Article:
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article imageToronto bidder cancels plans to buy Atlantic City casino

By Nathan Salant     Nov 21, 2014 in Business
Toronto - A Canadian investment firm appears to have has backed away from plans to buy a bankrupt Atlantic City, N.J., casino even though its indecision could cost $10 million.
Brookfield Property Partners LP of Toronto said Wednesday it was no longer interested in buying the now closed Revel Casino on the city's Atlantic Ocean boardwalk, leaving a moribund symbol of the up-and-down fortunes of the gaming industry.
Revel cost more than $2 billion to build after getting millions of dollars in tax incentives in a state-sponsored effort to revive the casino-dependent Atlantic City economy, but the casino-hotel lasted only two years before collapsing into bankruptcy for a second time earlier this year.
Brookfield won a bankruptcy court auction to buy the Revel for $110 million in September, according to the Bloomberg business news service.
Sources with knowledge of the industry said Brookfield called off the deal after recognizing it would be unable to cut millions of dollars from the casino-hotel's annual electric bill to help it move toward profitability, the news service said.
The sources asked not to be named.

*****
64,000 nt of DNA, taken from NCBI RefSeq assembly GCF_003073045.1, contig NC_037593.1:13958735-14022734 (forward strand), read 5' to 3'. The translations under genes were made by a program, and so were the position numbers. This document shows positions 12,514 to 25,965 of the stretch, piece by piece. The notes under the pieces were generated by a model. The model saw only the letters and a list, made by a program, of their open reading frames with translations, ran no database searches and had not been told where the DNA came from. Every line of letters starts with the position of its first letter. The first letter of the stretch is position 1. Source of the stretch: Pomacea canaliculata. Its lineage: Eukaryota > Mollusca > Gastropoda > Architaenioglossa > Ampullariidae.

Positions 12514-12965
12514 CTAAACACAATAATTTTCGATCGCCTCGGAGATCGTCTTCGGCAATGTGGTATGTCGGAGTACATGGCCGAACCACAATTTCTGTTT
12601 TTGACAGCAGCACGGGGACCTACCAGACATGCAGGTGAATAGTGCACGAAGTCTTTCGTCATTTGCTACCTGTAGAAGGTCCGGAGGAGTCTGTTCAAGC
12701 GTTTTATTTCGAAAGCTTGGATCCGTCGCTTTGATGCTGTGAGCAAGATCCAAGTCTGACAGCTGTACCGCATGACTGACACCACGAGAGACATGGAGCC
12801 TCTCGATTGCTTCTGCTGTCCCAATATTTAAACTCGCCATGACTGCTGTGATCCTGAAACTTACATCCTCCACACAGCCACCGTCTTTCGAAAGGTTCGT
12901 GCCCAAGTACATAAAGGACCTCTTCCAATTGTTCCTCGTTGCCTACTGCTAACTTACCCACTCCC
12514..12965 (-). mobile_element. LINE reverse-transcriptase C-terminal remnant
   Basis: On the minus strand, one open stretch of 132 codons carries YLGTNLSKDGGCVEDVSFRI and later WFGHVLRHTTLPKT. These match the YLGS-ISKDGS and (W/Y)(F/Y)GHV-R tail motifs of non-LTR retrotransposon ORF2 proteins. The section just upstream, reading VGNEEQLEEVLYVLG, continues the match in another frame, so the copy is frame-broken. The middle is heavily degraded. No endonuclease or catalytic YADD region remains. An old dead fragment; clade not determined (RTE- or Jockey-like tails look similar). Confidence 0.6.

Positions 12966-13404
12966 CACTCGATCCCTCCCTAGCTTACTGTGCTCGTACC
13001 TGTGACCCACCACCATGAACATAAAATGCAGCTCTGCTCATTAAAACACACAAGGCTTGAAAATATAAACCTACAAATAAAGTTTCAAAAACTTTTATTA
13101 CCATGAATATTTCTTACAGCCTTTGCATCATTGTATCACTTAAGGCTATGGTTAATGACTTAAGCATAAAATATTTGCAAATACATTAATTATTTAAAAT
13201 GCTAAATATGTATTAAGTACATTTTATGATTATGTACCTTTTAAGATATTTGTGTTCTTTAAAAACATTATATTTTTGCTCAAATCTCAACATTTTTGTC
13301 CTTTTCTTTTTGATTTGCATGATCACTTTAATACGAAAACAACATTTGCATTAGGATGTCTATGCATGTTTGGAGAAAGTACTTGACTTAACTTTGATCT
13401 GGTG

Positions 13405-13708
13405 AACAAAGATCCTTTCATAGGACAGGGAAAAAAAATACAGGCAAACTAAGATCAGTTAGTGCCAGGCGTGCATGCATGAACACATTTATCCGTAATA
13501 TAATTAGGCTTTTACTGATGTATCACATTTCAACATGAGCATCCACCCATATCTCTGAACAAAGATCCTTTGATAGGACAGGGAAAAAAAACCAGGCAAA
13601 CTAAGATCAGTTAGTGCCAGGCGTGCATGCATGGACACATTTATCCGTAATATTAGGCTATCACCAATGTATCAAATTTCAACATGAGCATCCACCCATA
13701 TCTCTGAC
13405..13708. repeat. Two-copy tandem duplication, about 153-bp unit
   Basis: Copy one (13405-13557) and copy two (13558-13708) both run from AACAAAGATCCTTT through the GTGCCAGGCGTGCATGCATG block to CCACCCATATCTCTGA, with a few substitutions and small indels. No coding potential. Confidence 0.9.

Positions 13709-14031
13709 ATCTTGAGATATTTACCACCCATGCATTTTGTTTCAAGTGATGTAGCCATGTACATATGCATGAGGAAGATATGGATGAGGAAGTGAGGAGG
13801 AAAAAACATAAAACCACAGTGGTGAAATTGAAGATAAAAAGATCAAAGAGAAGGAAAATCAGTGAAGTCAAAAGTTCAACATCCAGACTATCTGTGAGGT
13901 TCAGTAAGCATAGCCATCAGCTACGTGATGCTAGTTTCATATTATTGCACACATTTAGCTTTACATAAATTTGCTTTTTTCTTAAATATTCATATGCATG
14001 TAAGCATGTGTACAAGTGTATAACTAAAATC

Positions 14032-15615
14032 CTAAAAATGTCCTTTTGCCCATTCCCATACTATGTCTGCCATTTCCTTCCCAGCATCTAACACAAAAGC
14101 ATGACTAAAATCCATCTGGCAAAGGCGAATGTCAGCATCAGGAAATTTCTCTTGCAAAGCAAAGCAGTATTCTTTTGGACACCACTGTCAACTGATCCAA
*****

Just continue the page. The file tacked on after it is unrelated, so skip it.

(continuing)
Brookfield would presumably forfeit a $10 million deposit it made during the bidding process.
Revel was powered by a $129 million power plant built on the property by a New Jersey consortium and paid more than $2 million a month for electricity and air conditioning, Bloomberg said.
“I am sorry to hear that the Brookfield transaction was not completed,'' Mayor Don Guardian said in a written statement.
"Although Brookfield would have been a good fit for Atlantic City, we will continue to attract new investors,'' Guardian said.
Brookfield also owns Atlantis resort in the Bahamas and the Hard Rock Hotel & Casino in Las Vegas, and had pledged to reopen Revel as a casino.
The main competing bidder, Florida developer Glenn Straub, had other plans for the property.
Straub filed a lawsuit after the bidding to challenge the auction process as unfair, but now could have his $90 million bid be selected to purchase Revel.
Straub said Wednesday he still was interested in buying the property, according to the Philadelphia Inquirer newspaper.
The luxurious casino-hotel opened with a splash in 2012, featuring attention-grabbing performances by top recording artists The Eagles, Beyonce, Rihanna and Maroon 5 in its entertainment halls.
Revel was the site of the infamous elevator incident between now-suspended Baltimore Ravens running back Ray Rice and his then-fiancee, Janay Palmer.
But difficult economic times and increased competition have caught up with the gaming industry, which is slumping region-wide.
Revel was the fourth Atlantic City casino to close this year and a fifth, Trump Taj Mahal, has threatened to close on Dec. 12.
The old Showboat casino, which closed Aug. 31 after 27 years, has agreed to be acquired by Richard Stockton College of New Jersey and be converted into a college campus.
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